The final LED traffic signal was installed in July 2011 to complete the citywide Traffic Signal Light Conversion Program on time and under budget. Converting traffic lights and pedestrian signals from incandescent bulbs to LED's reduces energy consumption by approximately 85%. Given that signals operate 24 hours a day, at any given moment the City saves about 7,750,000 watts of energy.
The American Recovery and Reinvestment Act of 2009 (ARRA) has allowed cities across the country to address the economic crisis in a real and meaningful way. Thanks to this investment by the Obama Administration, families and businesses throughout the country have been able to reap the benefits of tax cuts and other significant financial benefits.
In Los Angeles, we are using our $611 million in Recovery dollars to create jobs, preserve existing ones and invest in long-term growth through infrastructure improvements and job training both of which will contribute to our local economy for years to come.
The Stimulus program calls for unprecedented levels of accountability and transparency in government spending and the City of Los Angeles is doing its part to provide clear and accessible information about stimulus dollars at work in our communities.
This website allows you to find out what's happening with Recovery dollars across the City and in your neighborhood. My office is working closely with the City Council to ensure that Recovery-funded programs and services progress in a timely and efficient manner, creating maximum benefits for all Angelenos. Please visit this Website frequently for the latest information about the "Stimulus at Work" in the City of Los Angeles.
Frequently Asked Questions
What is ARRA (Sometimes called the "Recovery Act" or "Federal Stimulus")?
President Barack Obama signed the American Recovery and Reinvestment Act of 2009 ("ARRA") in February 2009, dedicating almost $787 Billion to stimulate the economy, create or save jobs, and make significant, needed improvements to our nation's infrastructure. ARRA is comprised of several components designed to improve economic conditions: tax credits and assistance for individuals and families; tax incentives and assistance for businesses; government grants and expenditures (such as emergency housing, local transportation improvements); and federal spending on infrastructure. Approximately $135 Billion in federal grant funding, 17% of the total ARRA package, was made available to all state and local governments.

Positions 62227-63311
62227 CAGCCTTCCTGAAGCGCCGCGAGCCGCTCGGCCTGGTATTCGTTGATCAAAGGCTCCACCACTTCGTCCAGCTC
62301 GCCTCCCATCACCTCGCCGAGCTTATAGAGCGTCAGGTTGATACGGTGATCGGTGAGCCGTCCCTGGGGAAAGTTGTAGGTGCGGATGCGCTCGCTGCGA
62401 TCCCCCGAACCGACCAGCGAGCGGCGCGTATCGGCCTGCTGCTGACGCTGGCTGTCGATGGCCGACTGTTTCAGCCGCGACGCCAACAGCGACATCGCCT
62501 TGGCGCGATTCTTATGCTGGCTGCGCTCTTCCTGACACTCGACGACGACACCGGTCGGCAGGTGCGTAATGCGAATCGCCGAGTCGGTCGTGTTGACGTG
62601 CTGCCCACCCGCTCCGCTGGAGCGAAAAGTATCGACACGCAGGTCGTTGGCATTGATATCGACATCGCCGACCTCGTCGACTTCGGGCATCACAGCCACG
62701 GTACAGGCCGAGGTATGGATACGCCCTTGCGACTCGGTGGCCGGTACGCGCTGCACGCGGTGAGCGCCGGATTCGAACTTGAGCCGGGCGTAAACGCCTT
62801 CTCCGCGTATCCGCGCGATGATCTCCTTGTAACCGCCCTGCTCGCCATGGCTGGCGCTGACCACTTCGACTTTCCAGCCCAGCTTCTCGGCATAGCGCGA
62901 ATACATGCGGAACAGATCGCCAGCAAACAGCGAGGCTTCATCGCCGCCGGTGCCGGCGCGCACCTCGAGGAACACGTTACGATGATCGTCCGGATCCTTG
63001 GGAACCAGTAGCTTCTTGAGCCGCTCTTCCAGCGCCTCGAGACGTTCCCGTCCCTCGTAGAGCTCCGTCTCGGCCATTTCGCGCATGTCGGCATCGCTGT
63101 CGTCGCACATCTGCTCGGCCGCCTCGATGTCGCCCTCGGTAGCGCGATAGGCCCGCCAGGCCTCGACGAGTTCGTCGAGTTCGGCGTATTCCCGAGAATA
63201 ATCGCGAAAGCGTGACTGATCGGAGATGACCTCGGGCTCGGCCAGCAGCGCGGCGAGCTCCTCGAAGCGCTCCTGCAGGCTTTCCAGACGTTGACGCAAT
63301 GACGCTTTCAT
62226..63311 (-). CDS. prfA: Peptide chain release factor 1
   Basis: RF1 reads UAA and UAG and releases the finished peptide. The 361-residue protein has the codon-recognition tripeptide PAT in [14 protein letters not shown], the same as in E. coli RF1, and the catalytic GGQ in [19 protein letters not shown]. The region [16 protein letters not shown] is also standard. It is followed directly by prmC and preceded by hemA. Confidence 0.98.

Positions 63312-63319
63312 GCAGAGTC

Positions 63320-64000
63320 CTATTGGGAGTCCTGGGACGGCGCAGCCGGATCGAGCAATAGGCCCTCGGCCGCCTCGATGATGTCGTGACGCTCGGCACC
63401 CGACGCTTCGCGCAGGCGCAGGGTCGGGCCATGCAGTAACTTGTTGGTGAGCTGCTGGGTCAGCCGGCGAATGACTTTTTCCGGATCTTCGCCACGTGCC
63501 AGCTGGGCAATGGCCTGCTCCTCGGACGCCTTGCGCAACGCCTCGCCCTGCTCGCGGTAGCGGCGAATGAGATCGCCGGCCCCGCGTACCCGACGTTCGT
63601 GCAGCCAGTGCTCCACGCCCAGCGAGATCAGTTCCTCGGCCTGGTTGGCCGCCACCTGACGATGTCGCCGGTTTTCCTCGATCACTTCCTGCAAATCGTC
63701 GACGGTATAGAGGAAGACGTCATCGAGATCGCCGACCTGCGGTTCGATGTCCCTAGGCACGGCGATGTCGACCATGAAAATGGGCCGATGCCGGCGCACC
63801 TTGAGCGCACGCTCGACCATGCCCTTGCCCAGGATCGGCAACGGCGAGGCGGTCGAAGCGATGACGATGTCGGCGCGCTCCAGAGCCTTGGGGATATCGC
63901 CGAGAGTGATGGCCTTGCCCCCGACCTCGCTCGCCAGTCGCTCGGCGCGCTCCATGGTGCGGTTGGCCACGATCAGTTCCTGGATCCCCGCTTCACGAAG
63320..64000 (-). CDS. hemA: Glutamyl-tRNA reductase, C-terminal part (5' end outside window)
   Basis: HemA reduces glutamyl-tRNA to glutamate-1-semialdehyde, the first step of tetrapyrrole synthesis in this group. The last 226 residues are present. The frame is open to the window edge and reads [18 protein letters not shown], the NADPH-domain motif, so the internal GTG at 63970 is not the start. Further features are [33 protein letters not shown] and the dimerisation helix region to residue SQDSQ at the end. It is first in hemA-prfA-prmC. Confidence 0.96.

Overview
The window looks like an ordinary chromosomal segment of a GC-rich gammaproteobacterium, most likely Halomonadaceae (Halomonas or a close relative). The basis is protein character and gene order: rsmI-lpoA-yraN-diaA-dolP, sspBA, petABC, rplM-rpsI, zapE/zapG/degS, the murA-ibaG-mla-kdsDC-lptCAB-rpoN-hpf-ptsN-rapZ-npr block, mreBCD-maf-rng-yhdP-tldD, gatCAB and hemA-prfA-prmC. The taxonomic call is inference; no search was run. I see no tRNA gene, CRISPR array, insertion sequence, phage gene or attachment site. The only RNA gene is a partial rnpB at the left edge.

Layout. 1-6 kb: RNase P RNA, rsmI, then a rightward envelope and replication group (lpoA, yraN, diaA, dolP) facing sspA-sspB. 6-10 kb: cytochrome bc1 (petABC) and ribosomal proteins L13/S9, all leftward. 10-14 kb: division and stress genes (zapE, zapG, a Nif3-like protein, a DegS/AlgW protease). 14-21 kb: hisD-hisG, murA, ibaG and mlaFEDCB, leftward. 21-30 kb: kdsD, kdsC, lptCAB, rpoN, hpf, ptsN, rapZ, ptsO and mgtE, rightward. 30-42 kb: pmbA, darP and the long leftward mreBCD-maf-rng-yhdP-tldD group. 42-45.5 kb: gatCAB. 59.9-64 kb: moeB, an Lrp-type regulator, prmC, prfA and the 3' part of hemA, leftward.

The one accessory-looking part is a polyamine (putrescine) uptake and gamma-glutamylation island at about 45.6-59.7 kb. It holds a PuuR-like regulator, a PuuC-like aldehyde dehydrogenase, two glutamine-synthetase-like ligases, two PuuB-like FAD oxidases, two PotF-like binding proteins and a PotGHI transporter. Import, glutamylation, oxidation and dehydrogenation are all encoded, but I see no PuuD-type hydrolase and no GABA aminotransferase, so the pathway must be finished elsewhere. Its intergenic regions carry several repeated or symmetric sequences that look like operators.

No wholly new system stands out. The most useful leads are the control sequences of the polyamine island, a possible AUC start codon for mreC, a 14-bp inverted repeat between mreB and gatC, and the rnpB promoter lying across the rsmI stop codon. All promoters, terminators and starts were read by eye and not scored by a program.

How much ARRA money did the City of Los Angeles receive?
The City of Los Angeles has been awarded approximately $611 million to create or augment existing programs and services for the benefit of the people of the City of Los Angeles.
What are the City of Los Angeles' ARRA projects?
There are 109 individual projects funded by 39 grants for housing and economic development, public safety, energy and environment projects, public services and transportation and infrastructure improvements. Please visit the "ARRA in Your Neighborhood" page to access a list of projects.
Is there a deadline for spending ARRA funds?
Yes. The majority of ARRA grants funding 109 projects in the City of Los Angeles must be spent by September 30, 2012. There are, however, specific grants terminating later. Each grant awarded to the City of Los Angeles has specific rules about how and when funds must be spent. ARRA grant funded programs can last one, two, three, or more years. For example, one large grant, the Smart Grid grant awarded to the Department of Water and Power, working with UCLA and USC, is a longer-term project calling for funds to be spent by 2015.
Why hasn't all the money been spent yet?
Although the City has not yet paid out all ARRA funds, the entire $611 million award has been earmarked for programs and services and is already at work. Many projects are intended to last multiple years so funds will be spent in the future only after goods or services are received by the City or projects are completed. In some cases, the City of Los Angeles was required to develop new programs or undertake new construction projects and therefore, a design phase was needed followed by legally required approvals and/or a public bidding process, which takes additional time. Find out more about ARRA spending by visiting the "ARRA in Your Neighborhood" page to access a list of projects.
Are other government agencies spending ARRA Funds in Los Angeles?
Yes. Residents and visitors to Los Angeles and the entire greater Los Angeles region are benefiting from ARRA funded projects administered by agencies other than the City of Los Angeles, including the Los Angeles Metropolitan Transportation Agency, County of Los Angeles, Los Angeles Unified School District, State of California, and many non-profit and other types of entities across the region. Please visit the Federal ARRA website to find out more about ARRA funding in Southern California.
How is ARRA helping the City of Los Angeles?
ARRA funds are creating new programs and services for the people of Los Angeles and stretching the reach of programs that already exist. Job training, new computers for public use at libraries and recreations centers, and communication tower improvements for emergency first responders in our City, are just a few examples of the benefits. Miles of roads are being resurfaced, sidewalks and curbs rehabilitated, and public buildings are being made more energy efficient. Importantly, ARRA funds have helped to create and retain jobs in both the public and private sectors. Find out more by visiting the "ARRA in Your Neighborhood" page to access a list of projects and to view the map of project locations.